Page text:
Following completion of the operational evaluation in the United Kingdom, six of the Kestrels were shipped to the United States in 1966, designated XV-6As. There they underwent national trials, including shipboard tests. Two subsequently served in a research role with NASA. While the Kestrel operation trials were being completed and the six aircraft were headed for the United States, the RAF ordered an updated version, the P.1127 (RAF), subsequently given the designation Harrier GR 1. Retaining its basic concept, Hawker-Siddley extensively redesigned the P.1127 for production.
Before it entered RAF service, the U.S. Marine Corps evinced a major interest in the Harrier for attack missions, and procurement of Marine AV-8As was initiated. The Harrier entered service with the RAF and the U.S. Marines in the early seventies. It was followed in both services by a limited number of two-place trainer versions, designated TAV-8As for the Marines.
Both Hawker-Siddley in the United Kingdom and McDonnell Douglas Aircraft in the United States who had become the American associate contractor, could see ways to improve the Harrier. In 1973, a joint advanced Harrier program was undertaken but the costs of both airplane and Rolls-Royce engine development led to abandonment of the proposed AV-16A advanced Harrier. Building on the technical accomplishments of the joint program, McDonnell evolved a revised design configuration, incorporating a composite structure wing, which promised most of the AV-16's capabilities without a new Pegasus development. Following full-scale wind-tunnel tests and flight and structural test confirmation with two YAV-8B prototypes, the AV-8B is now in full scale production as the Harrier II. The first AV-8B squadron stood up in 1985.
Upgrading of the AV-8A with some of the systems improvements of the AV-8B resulted in the AV-8C configuration. Two test aircraft were reconfigured for evaluation and a limited AV-8C conversion program was undertaken.
An ongoing remanufacture program for selected Harriers in the inventory will provide new engines and radar, a Forward Looking Infrared Radar (FLIR), moving map and night vision goggles. These improvements will give the Harrier a day and night attack capability, and will extend the service life as well as greatly improving warfighting capability.
The AV-8B Harrier II is used by the military forces of three nations. The United States Marine Corps has operated the AV-8B and TAV-8B since 1985. The Spanish Naval air wing (Arma Aérea De La Armada) operates the AV-8B and AV-8B+, as well as a leased TAV-8B. The Italian Navy air wing (Aviazione di Marina Militare) also uses the AV-8B+ and TAV-8B. See BAE Harrier II for British Royal Air Force and Royal Navy usage.
AV-8B Harrier II Plus Radar Aircraft
The Radar Aircraft, also known as the Harrier II Plus, was introduced in July 1993 as the newest production AV-8B, achieving Initial Operating Capability in August 1997.
The current Radar/Night Attack Harrier, or Harrier II+, has all the improvements of the Night Attack aircraft plus the AN/APG-65 multi-mode radar. The fusion of night and radar capabilities allows the Harrier to be responsive to the MAGTF's needs for expeditionary, night and adverse weather, offensive air support. The AN/APG-65(V)2 tactical airborne radar system is based on existing specifications for F/A-18 Aircraft; it provides the AV-8B multi-target tracking capability and the ability to perform air-to-air and air-to surface weapons delivery in conditions of marginal visibility, day or night.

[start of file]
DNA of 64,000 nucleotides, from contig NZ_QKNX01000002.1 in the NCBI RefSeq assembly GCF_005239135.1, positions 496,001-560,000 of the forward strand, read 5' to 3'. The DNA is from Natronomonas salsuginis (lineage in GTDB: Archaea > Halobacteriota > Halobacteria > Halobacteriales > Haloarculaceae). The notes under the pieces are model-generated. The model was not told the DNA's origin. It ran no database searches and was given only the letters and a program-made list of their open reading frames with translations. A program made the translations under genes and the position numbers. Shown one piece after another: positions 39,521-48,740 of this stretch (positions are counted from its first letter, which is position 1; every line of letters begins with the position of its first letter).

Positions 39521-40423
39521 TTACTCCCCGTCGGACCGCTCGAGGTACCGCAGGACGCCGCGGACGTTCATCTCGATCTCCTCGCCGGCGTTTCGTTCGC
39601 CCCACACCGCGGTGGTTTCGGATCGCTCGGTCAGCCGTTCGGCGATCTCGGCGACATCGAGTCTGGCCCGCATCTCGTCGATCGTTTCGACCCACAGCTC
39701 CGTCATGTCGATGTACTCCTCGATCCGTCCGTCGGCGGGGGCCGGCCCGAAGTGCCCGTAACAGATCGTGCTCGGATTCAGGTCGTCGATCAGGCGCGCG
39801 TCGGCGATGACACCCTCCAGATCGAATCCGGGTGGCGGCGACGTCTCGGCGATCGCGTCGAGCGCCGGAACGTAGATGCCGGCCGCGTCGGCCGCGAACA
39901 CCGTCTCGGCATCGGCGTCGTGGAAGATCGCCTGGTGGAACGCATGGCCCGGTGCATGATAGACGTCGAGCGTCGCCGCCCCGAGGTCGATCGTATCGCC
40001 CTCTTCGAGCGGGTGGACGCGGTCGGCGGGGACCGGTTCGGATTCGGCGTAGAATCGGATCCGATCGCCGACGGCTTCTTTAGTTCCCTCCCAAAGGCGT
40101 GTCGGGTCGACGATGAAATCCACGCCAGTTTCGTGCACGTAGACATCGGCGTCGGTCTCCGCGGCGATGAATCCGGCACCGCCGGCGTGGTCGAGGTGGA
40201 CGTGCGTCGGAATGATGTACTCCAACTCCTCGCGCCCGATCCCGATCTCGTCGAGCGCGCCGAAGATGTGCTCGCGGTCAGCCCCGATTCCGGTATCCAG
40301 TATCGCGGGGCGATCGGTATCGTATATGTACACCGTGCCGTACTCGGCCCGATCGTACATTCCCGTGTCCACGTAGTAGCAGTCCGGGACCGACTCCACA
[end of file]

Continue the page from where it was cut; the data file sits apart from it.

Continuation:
In the Radar Aircraft, the AN/APG-65(V)2 Radar System is based on the existing specifications for F/A-18 Aircraft, but tailored for AV-8B missions. Current AV-8B specifications for the radar include a downsized antenna, two modified Shop Replaceable Assemblies (SRA), and commonality with existing items to the maximum extent without compromising performance or mission reliability. The radar modes originally developed in the F/A-18 AN/APG-65(V)2 Radar System were retained, and provide the Radar Aircraft, in conjunction with the Radar Aircraft's night-attack systems, extended tracking capabilities to perform air-to-air and air-to-surface operations in marginal visibility conditions, day or night. The AN/APG-65(V)2 Radar is a tactical airborne radar system developed by Hughes, Inc.
To remain responsive to fleet needs, older Day Attack AV-8Bs are being remanufactured to the Radar/Night Attack Harrier II+ standard. Plans called for 72 Harriers to undergo remanufacture through FY 2001, reusing major assemblies and components of the Day Attack aircraft in combination with new production structure, systems, and engines. In addition, the Marine Corps was considering remanufacture of an additional 24 aircraft, to be completed by 2003.
The ongoing "remanufacture" program, in which 72 Day Attack aircraft from the existing inventory are being rebuilt to the Radar/ Night Attack standard, extends the service life of these Harrier aircraft into the new century, and greatly improves their warfighting capabilities. Existing Harriers are also being upgraded through the use of commerical off-the-shelf (COTS) technology. The Open Systems-Common Architecture program will replace the existing Harrier mission computer with a COTS system that is affordable and easily upgraded and maintained.
The Marine Corps will create a new land-based unit in the Middle East during fiscal 2015, designed to respond to crises in the region, including emergencies at embassies, the Marine Corps Times reported Thursday.
“The [Marine Corps] intends to source and deploy SPMAGTF-CENT, which consists of a command element, ground combat element, aviation combat element and logistics combat element providing CENTCOM with a flexible, self-deploying and self-sustaining option for responding to these emergent threats,” Kloppel said.The unit will be equipped with several fixed-wing and tiltrotor aircraft, a potent combination that creates “an extremely agile crisis response force,” he said. That will, at various times, include attack aircraft like AV-8B Harriers and F/A-18 Hornets, as well as support aircraft like the MV-22 Osprey and KC-130J Super Hercules, he told the Times.